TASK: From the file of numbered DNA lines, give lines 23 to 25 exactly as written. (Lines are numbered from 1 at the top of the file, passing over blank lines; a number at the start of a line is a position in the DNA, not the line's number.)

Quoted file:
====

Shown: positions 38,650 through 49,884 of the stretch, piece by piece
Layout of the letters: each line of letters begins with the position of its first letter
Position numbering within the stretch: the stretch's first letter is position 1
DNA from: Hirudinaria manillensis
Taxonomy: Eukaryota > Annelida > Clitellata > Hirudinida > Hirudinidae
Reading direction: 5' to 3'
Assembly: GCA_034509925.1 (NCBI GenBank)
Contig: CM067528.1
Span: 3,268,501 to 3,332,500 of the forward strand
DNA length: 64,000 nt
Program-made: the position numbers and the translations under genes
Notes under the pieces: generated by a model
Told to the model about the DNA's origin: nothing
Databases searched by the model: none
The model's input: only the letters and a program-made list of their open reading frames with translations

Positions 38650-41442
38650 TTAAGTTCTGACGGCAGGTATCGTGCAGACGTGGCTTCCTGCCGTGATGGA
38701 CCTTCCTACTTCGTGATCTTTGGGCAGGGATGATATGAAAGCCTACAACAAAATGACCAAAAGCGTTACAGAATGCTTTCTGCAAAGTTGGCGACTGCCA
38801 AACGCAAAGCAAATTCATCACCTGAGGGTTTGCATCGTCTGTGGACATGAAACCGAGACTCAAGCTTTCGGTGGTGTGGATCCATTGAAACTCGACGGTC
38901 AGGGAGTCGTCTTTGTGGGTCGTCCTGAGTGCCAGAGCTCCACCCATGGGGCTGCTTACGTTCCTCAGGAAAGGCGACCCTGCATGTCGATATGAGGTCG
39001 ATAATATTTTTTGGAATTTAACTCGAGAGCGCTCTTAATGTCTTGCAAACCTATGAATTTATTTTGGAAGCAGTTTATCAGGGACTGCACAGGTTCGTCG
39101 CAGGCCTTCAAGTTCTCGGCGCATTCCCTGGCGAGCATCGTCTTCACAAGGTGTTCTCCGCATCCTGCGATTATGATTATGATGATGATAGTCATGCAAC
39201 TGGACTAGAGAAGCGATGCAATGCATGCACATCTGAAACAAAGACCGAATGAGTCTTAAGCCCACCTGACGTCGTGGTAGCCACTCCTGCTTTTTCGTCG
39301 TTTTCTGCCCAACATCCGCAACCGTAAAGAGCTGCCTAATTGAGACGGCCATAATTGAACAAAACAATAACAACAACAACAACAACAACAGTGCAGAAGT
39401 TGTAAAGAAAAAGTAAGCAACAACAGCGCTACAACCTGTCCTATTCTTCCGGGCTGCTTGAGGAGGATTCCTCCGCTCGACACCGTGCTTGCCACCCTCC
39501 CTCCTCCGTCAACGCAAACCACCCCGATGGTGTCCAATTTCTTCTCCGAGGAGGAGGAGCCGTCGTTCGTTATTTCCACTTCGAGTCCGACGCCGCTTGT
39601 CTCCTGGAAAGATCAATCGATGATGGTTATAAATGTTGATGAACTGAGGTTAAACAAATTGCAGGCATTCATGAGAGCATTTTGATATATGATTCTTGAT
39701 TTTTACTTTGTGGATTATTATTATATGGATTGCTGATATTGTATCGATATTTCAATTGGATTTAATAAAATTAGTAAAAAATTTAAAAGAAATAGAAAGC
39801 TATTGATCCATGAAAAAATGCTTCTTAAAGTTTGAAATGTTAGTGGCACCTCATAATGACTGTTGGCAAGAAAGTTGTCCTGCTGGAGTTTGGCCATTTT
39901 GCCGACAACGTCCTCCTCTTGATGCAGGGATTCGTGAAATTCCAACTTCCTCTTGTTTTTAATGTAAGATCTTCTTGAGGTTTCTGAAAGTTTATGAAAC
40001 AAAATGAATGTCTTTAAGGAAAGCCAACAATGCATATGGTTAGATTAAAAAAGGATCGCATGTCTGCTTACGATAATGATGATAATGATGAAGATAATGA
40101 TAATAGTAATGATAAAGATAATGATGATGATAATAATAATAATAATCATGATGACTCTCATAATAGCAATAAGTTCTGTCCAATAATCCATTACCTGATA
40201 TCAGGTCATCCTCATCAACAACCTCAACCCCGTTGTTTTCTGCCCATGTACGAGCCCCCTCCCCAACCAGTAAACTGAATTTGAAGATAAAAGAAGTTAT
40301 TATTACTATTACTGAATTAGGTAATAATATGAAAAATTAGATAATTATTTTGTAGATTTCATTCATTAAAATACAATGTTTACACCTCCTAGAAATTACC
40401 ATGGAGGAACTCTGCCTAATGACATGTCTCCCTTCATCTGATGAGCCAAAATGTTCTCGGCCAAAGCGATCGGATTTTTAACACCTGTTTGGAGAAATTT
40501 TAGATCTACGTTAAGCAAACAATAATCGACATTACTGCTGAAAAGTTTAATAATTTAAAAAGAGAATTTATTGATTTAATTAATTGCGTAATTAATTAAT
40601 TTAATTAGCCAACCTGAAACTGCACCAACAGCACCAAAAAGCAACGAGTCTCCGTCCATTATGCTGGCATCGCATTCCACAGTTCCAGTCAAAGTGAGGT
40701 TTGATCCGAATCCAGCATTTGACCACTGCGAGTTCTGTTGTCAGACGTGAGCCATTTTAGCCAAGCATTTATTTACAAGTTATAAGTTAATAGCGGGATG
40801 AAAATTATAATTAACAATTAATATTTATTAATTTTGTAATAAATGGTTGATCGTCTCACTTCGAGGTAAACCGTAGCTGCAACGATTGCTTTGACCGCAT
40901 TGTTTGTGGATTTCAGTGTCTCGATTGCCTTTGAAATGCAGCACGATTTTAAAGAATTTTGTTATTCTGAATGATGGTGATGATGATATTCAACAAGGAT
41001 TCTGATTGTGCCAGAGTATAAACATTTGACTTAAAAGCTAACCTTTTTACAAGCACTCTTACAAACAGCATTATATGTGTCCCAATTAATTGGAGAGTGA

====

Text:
39201 TGGACTAGAGAAGCGATGCAATGCATGCACATCTGAAACAAAGACCGAATGAGTCTTAAGCCCACCTGACGTCGTGGTAGCCACTCCTGCTTTTTCGTCG
39301 TTTTCTGCCCAACATCCGCAACCGTAAAGAGCTGCCTAATTGAGACGGCCATAATTGAACAAAACAATAACAACAACAACAACAACAACAGTGCAGAAGT
39401 TGTAAAGAAAAAGTAAGCAACAACAGCGCTACAACCTGTCCTATTCTTCCGGGCTGCTTGAGGAGGATTCCTCCGCTCGACACCGTGCTTGCCACCCTCC